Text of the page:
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1. The use of unnecessarily wordy language, especially in being vague or evasive.
2. A roundabout or evasive expression: Circumlocutions like "go to the bathroom" are often used in place of words that are considered vulgar or indelicate.
[Middle English circumlocucioun, from Latin circumlocūtiō, circumlocūtiōn-, from circumlocūtus, past participle of circumloquī : circum-, circum- + loquī, to speak; see tolkw- in Indo-European roots.]
cir′cum·loc′u·to′ri·ly (-lŏk′yə-tôr′ə-lē) adv.
cir′cum·loc′u·to′ry (-tôr′ē) adj.
American Heritage® Dictionary of the English Language, Fifth Edition. Copyright © 2016 by Houghton Mifflin Harcourt Publishing Company. Published by Houghton Mifflin Harcourt Publishing Company. All rights reserved.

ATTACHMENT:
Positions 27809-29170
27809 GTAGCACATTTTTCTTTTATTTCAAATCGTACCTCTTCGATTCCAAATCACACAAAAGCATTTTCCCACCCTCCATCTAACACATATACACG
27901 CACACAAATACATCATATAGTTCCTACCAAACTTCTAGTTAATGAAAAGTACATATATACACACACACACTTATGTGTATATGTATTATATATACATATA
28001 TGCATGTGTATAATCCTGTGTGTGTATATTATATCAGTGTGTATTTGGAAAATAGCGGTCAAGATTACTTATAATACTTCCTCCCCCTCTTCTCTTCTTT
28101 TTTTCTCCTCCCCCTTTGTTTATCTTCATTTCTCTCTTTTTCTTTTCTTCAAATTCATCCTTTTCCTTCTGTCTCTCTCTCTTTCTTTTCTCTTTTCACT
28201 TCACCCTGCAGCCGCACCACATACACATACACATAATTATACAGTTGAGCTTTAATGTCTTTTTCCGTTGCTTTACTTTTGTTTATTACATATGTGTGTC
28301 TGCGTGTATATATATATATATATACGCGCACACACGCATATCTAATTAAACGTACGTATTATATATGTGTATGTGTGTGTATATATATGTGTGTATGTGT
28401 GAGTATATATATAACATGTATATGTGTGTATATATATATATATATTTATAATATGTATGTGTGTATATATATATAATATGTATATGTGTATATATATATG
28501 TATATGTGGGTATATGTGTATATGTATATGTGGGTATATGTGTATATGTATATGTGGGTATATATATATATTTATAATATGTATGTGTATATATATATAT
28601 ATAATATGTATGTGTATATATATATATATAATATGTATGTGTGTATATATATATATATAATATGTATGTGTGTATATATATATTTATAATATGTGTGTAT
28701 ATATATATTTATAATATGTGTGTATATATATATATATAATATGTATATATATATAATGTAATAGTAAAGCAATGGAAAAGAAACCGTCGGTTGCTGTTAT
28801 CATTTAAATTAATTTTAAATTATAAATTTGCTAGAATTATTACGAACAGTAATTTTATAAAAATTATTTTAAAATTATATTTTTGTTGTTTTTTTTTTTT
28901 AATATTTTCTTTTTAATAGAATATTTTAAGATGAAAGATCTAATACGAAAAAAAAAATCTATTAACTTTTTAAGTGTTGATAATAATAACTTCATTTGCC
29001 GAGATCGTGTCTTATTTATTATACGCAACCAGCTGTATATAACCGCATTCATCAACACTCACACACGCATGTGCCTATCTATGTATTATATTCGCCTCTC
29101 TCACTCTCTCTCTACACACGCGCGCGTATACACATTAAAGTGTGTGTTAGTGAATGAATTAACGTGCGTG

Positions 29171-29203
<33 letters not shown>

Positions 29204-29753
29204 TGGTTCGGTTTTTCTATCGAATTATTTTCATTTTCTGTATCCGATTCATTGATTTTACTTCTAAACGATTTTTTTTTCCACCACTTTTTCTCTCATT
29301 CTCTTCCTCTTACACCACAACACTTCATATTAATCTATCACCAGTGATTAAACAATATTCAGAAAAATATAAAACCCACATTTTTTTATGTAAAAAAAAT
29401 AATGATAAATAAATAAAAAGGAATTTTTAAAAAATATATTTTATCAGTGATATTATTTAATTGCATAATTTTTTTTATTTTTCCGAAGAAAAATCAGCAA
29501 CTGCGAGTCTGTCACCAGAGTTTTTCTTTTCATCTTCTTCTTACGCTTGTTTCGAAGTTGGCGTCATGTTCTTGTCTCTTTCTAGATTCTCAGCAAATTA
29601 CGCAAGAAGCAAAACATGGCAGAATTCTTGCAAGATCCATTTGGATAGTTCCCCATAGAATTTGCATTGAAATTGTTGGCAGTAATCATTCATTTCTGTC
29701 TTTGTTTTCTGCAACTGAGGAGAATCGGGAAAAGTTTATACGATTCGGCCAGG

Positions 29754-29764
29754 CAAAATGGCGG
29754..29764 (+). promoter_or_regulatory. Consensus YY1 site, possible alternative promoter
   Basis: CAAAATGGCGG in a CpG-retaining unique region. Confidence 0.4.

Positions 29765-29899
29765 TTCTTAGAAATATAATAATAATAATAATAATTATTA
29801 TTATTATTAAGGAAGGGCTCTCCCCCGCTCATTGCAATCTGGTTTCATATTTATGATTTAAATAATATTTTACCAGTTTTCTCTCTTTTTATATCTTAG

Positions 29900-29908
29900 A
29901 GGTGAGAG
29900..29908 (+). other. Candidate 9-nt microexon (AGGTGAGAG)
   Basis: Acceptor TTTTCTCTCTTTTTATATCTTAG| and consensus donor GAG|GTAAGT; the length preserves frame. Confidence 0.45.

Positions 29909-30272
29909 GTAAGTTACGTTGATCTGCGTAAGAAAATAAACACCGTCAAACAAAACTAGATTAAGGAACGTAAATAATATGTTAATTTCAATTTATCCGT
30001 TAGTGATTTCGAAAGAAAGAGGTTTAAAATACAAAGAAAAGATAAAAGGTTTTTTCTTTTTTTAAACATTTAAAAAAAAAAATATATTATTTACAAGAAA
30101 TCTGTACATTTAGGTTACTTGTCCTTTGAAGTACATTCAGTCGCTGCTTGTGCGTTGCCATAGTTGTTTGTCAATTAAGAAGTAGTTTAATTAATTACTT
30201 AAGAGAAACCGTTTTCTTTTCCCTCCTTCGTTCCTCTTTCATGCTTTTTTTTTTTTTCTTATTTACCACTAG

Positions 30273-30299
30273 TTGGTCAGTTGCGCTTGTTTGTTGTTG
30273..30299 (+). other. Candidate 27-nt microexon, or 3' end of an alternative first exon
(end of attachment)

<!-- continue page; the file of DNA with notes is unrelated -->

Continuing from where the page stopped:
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|Adj.||1.||circumlocutory - roundabout and unnecessarily wordy; "had a preference for circumlocutious (or circumlocutory) rather than forthright expression"; "A periphrastic study in a worn-out poetical fashion,/ Leaving one still with the intolerable wrestle/ With words and meanings."-T.S.Eliot; (`ambagious' is archaic)|
indirect - extended senses; not direct in manner or language or behavior or action; "making indirect but legitimate inquiries"; "an indirect insult"; "doubtless they had some indirect purpose in mind"; "though his methods are indirect they are not dishonest"; "known as a shady indirect fellow"
Based on WordNet 3.0, Farlex clipart collection. © 2003-2012 Princeton University, Farlex Inc.